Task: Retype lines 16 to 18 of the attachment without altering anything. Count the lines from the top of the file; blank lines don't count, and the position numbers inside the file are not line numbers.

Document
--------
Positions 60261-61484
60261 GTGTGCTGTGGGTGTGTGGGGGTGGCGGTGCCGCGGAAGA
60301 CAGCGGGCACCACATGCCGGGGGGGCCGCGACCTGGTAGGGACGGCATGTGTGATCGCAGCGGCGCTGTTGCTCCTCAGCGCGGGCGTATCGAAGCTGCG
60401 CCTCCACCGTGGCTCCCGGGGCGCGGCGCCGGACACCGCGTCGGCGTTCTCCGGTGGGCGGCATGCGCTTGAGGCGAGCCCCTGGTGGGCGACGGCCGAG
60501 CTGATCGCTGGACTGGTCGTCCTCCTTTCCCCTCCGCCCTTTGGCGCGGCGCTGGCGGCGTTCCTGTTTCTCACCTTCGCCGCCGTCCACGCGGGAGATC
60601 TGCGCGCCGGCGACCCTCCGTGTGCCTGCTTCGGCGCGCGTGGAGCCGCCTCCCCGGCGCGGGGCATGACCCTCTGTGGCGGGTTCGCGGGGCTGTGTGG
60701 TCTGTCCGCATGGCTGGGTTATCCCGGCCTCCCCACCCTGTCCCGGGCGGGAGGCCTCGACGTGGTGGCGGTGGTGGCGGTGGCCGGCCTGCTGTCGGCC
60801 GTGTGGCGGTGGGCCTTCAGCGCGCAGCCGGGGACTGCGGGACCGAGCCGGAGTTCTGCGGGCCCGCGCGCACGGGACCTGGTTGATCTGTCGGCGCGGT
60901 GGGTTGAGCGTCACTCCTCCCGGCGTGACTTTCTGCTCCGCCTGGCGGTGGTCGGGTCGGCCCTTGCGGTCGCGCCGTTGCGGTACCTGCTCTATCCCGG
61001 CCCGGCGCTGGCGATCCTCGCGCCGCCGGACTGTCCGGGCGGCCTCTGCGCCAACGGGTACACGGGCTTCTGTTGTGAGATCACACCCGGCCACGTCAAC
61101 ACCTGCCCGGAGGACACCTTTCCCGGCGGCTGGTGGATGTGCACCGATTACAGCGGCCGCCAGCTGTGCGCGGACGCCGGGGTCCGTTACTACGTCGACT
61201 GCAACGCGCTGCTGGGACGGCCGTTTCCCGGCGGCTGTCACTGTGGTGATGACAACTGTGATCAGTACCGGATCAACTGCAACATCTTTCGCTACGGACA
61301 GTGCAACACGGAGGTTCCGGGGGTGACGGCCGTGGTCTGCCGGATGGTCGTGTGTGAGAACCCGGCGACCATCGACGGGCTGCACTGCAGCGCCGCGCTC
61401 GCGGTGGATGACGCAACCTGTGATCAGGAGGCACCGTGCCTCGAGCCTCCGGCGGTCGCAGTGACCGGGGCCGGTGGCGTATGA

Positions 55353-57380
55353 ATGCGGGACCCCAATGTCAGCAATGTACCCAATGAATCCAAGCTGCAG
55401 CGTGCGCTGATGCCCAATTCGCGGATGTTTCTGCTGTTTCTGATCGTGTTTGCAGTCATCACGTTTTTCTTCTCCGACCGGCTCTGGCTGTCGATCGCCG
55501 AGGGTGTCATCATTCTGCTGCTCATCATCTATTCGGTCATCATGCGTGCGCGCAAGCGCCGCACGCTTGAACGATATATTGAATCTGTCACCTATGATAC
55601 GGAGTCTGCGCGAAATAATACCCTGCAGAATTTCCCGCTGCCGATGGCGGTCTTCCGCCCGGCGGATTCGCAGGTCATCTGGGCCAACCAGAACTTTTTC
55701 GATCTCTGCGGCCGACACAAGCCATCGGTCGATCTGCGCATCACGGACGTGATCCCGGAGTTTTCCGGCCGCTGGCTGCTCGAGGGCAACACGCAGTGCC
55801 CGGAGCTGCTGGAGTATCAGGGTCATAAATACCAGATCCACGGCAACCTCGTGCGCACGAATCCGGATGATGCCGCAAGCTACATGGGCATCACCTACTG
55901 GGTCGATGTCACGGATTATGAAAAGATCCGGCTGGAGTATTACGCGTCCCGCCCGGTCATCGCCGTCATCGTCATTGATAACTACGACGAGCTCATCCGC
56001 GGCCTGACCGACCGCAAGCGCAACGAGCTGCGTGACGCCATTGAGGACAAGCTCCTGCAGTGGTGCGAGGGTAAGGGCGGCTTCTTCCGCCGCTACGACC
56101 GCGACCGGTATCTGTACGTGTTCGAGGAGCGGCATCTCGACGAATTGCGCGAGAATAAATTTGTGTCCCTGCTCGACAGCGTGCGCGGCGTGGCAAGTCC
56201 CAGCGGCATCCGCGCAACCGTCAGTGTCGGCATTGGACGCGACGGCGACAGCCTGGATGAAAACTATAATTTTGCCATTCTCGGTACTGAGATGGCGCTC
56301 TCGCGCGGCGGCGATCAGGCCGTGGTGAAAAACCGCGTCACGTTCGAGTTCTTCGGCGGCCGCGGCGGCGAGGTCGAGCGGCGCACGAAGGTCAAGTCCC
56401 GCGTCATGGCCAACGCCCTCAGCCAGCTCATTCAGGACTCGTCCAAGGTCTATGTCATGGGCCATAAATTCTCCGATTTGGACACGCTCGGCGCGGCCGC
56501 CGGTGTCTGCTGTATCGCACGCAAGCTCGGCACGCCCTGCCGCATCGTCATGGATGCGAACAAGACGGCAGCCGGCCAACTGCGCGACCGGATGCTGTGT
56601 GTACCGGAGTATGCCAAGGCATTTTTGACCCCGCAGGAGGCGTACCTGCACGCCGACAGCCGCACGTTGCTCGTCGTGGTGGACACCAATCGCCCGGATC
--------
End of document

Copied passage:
55353 ATGCGGGACCCCAATGTCAGCAATGTACCCAATGAATCCAAGCTGCAG
55401 CGTGCGCTGATGCCCAATTCGCGGATGTTTCTGCTGTTTCTGATCGTGTTTGCAGTCATCACGTTTTTCTTCTCCGACCGGCTCTGGCTGTCGATCGCCG
55501 AGGGTGTCATCATTCTGCTGCTCATCATCTATTCGGTCATCATGCGTGCGCGCAAGCGCCGCACGCTTGAACGATATATTGAATCTGTCACCTATGATAC